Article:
Ferrett and I both cook, and we’re both serviceably mediocre at it. I don’t mean that as either self-denigration or false modesty. We can both put a meal on the table that others will appreciate and enjoy, but we are not MasterChef quality by a long stretch. There’s nothing wrong with being a serviceably mediocre cook: those of us lucky enough to have mothers who attained that level of ability were often the subject of great jealousy for those kids whose moms were terrible cooks.
And there are lots of terrible cooks out there. My paternal grandmother, lovely woman that she was, was a nightmare in the kitchen. My mother would threaten us with having to eat at Gramma’s if we didn’t behave. I remember actually bursting into tears more than once when I realized that we were staying at Gramma’s for dinner. Here’s how bad she was: the family were farmers, and when the itinerant workers came through for harvest season, they would bring their own lunches rather than eat the free meal provided from Gramma’s kitchen.
So I am aware of how much better a cook I am than that. But I’m also aware that compared to some of our local friends my skills are still rudimentary, and their skills don’t even begin to comprehend the skills of an actual sous chef. It’s a large scale, and one on which I would like to move up. But I don’t currently have the time or attention to devote to lots of kitchen practice, so my improvement is piecemeal at best. As is Ferrett’s, his time being even more occupied than mine.
One of the things we’ve both noticed his how different our cooking styles are. Ferrett cooks like a classical pianist. Sight reading, he can pick his way through a piece tolerably well on the first try, improving with each replaying. In the kitchen, Ferrett follows recipes carefully, scanning through cookbooks, writing detailed shopping lists, reviewing the recipe before starting to cook, and producing very tasty results. But he really needs that sheet music, that recipe, in front of him.
Whereas I tend to cook like jazz. I’m familiar with the tune, and can drop a sweet little riff into it and come up with something out of nothing. Most of my time, my approach to the cooking is “let’s see what’s in the fridge that I can throw together into a meal.” I keep the basics handy, grab the leftover bits of something else, and it comes together into something pretty edible most of the time.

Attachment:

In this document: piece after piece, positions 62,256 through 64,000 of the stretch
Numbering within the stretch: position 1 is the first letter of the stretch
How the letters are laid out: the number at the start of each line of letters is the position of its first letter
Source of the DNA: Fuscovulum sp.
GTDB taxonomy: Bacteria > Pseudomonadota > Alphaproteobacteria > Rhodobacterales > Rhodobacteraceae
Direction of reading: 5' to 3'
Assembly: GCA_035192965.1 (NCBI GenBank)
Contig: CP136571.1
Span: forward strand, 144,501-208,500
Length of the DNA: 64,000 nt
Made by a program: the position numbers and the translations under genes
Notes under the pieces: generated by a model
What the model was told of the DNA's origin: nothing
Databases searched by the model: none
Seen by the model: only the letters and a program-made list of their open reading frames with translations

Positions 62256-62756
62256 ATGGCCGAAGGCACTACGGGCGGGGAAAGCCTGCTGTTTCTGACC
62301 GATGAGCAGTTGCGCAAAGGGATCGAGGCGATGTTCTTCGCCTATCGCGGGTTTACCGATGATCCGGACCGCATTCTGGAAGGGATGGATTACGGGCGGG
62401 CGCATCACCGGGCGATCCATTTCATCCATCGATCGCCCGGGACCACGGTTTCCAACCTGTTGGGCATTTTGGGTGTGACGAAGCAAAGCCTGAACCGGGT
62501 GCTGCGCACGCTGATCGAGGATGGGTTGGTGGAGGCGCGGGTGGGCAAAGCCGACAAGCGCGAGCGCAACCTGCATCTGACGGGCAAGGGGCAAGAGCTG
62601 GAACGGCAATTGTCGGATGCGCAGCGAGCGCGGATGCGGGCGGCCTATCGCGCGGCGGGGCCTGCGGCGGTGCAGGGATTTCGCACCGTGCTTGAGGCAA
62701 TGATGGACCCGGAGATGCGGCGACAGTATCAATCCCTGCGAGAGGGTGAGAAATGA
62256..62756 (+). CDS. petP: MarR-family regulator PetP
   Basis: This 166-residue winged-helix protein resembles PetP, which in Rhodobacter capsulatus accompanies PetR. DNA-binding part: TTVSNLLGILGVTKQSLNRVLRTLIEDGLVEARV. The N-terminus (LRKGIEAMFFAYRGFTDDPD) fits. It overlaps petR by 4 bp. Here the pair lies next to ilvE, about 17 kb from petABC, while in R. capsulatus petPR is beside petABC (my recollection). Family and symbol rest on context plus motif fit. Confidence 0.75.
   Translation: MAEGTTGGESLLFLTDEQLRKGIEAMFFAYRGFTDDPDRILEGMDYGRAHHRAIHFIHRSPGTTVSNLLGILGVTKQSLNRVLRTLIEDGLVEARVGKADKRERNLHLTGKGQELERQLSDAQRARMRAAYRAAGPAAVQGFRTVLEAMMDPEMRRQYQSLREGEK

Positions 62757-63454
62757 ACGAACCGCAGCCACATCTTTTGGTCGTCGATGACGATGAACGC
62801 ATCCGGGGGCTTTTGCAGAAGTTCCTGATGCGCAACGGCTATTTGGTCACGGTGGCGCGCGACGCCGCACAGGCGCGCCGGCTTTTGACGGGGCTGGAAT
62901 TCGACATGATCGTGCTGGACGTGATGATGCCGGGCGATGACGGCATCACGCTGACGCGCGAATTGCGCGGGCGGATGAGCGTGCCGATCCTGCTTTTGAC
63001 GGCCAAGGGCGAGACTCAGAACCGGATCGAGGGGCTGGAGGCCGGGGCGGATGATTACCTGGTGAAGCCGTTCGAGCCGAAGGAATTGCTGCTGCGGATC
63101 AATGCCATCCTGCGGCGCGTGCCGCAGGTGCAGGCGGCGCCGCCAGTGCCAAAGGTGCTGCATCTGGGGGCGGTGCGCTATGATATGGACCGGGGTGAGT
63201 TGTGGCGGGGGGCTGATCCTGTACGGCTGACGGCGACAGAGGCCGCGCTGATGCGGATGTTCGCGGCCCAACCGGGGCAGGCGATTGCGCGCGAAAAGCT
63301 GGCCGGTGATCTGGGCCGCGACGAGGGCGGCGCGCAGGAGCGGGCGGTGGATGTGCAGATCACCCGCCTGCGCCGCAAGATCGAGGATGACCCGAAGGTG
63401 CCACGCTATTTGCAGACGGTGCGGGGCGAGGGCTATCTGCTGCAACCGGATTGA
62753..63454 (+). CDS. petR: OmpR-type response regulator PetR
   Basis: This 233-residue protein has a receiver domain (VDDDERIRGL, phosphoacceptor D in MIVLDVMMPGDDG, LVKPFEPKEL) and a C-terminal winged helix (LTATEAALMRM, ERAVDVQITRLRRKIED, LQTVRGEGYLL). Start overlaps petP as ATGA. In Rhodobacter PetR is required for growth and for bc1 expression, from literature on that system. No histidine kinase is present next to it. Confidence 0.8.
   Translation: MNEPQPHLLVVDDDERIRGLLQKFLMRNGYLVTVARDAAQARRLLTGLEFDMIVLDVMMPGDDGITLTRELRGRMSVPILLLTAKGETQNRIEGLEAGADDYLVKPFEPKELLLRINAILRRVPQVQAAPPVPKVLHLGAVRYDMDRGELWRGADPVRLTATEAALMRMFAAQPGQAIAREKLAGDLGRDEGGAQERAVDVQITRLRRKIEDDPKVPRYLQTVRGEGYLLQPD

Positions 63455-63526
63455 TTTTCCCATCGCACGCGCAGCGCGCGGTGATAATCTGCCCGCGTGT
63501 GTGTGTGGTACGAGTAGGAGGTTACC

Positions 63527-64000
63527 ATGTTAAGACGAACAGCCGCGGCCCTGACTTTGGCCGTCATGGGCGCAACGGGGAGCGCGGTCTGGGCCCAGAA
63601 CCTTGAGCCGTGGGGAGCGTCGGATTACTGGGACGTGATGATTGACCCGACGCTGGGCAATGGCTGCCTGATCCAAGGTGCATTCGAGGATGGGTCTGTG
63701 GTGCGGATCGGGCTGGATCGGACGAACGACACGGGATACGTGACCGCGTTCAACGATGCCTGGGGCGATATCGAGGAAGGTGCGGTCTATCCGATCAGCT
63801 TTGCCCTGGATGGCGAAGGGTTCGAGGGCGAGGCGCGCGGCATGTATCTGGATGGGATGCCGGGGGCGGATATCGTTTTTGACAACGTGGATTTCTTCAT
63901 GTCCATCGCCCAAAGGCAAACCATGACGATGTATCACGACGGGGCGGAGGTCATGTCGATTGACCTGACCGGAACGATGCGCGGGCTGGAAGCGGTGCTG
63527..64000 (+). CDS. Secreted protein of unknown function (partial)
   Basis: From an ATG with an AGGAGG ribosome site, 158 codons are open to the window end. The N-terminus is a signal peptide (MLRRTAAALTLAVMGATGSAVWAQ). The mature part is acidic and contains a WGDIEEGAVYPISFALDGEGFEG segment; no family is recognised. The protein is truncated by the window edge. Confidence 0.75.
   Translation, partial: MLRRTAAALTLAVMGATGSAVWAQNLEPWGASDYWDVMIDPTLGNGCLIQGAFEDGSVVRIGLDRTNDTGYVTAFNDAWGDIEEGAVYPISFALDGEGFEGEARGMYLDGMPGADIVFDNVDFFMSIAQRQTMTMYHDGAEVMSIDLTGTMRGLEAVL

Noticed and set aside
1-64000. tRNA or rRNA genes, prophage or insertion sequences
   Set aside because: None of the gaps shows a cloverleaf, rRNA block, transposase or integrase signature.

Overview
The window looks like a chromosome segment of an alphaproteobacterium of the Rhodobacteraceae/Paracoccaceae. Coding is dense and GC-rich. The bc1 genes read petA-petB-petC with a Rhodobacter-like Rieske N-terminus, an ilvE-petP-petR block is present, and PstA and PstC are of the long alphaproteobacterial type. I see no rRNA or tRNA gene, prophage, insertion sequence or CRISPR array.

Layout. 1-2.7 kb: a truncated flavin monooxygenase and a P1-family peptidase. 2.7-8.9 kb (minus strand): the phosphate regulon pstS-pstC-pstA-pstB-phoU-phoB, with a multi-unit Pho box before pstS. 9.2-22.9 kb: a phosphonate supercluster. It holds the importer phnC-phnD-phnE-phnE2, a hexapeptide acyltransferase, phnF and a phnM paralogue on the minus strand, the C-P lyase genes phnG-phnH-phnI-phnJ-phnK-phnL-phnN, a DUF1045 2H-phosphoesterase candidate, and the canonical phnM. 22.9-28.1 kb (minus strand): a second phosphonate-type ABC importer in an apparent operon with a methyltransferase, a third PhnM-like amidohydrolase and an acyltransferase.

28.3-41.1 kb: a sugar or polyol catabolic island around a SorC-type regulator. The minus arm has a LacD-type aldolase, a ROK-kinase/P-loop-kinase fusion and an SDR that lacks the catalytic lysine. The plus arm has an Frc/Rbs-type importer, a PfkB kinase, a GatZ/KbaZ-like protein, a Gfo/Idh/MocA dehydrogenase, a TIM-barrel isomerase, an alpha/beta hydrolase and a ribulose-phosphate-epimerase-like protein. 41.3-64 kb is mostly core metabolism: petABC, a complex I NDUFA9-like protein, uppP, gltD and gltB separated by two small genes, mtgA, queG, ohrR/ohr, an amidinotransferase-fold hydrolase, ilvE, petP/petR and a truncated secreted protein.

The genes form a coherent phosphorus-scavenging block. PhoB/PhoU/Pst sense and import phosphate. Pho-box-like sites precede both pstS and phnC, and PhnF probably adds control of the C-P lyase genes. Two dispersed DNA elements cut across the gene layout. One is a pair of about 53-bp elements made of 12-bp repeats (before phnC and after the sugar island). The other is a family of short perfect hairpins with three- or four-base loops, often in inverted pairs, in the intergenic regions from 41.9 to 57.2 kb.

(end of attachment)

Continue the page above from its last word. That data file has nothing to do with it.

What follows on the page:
Neither of these approaches is superior, and they both have their drawbacks. Ferrett makes some tasty, interesting food when he has planned for it, but if he doesn’t have a preplanned meal shopped for, he’s pretty lost in the kitchen. I can look in the fridge and see that we have an apple, a carrot, some anchovies and a pound of leftover chicken and think up a dish that will pull it all together, but left to my own devices I tend to buy the same basics over and over and we end up with meals that are kind of indistinguishable from each other.
But the really cool thing? These two cooking styles blend into an amazing synthesis. If Ferrett buys ingredients for a dish, there are often leftovers of those ingredients. Or sometimes he buys stuff to cook and then for some reason loses interest in cooking that dish. The combination of those two facts means that when I open the fridge to figure out something freeform, there are lots more choices available and I am encouraged to get more creative.
I suspect that as we go along, our personal styles will remain strong. He will always be the one looking for more unusual recipes and I will always be the one buying spontaneously and making it up as I go along. But I’m also certain that the two of us will continue to complement each other, our contrasting styles giving depth to each others dishes.
Hey, baby, let’s make some beautiful music together. And then eat it for dinner.